Keywords: Gender stereotypes,discrimination,schooling outcomes
    Date: 2017
  5. By: Smrutirekha Singhari; S.Madheswaran
    Abstract: The motivation of the study is to answer the following questions: Is there any significant wage gap across gender, caste and religious groups in regular and casual labour market in India? Does ‘Glass Ceiling’ or ‘Sticky Floor’ exist in labour market? Why such phenomenon occurs? The Blinder-Oaxaca decomposition method and Machado Mata Melly decomposition method The findings show a declining trend of gender wage gap from 2004-05 to 2011-12. The decline in endowment difference has largely contributed to decline in raw wage differentials. The gender discrimination is widening over the years, because the percentage contribution of coefficients to the raw wage difference is showing an increasing trend. We observe evidence of ‘sticky floor’ in both regular and casual labour market in India. The evidence of sticky floor implies that women at the lower end of the overall wage distribution experience larger wage gaps compared to women at the upper end. The wage gap between Scheduled Caste and Non Scheduled Caste casual workers is increasing throughout the wage distribution and it is more at the upper tail. The workers from lower caste groups experience ‘glass ceiling’ in casual labour market. It is due to occupational segregation in labour market. The Scheduled Caste workers are still confined to traditional caste occupations or occupations with low returns. The policy should be in favor of breaking this hierarchy of occupation in labour market. As far as caste based discrimination is concerned, we found that the percentage contribution of characteristics (endowment) to raw wage difference has increased over the years, except in casual worker’s lower wage distribution. It is important to note that the large endowment difference implies prevalence of pre-market discriminatory practices in India. The average earnings of Muslims are comparatively lower than that of NonMuslims in regular labour market. Out of total raw wage gap between Muslim and NonMuslim wage gap in regular labour market, almost 70 percent is on account of endowment difference. There is a need for continued government policies aimed at education and skill building for the Scheduled Castes and Muslim people.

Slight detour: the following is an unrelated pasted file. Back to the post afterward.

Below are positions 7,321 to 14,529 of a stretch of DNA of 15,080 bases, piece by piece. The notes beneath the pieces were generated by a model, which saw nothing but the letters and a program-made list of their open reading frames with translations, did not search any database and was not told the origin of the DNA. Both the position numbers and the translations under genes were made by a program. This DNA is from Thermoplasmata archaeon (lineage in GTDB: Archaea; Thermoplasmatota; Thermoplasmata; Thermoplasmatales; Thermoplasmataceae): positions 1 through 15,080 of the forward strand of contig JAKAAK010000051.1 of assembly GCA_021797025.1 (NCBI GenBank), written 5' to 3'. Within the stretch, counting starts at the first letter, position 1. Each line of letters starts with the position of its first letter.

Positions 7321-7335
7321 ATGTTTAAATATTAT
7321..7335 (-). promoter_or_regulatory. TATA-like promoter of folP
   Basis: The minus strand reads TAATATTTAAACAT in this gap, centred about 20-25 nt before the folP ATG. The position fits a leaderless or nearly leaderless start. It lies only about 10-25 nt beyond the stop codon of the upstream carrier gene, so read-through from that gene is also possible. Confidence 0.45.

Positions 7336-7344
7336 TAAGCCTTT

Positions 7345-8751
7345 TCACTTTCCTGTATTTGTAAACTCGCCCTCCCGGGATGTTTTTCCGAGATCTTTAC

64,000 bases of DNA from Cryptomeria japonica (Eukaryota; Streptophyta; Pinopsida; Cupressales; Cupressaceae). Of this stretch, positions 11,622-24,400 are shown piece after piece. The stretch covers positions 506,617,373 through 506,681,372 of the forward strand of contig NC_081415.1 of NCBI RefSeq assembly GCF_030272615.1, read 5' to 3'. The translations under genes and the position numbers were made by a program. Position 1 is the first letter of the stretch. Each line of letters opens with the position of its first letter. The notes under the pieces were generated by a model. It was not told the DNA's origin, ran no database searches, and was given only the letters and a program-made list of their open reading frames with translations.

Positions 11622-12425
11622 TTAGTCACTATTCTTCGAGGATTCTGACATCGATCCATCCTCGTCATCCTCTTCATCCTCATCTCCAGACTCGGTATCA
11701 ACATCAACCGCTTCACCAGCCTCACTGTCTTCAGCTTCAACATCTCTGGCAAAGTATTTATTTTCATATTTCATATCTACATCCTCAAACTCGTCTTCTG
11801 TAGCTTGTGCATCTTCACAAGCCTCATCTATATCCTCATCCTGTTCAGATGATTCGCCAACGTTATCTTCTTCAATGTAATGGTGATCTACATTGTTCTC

Keywords: India, Labor market issues, Developing countries
    Date: 2015–07–01
  6. By: Stevens, Katrien; Whelan, Stephen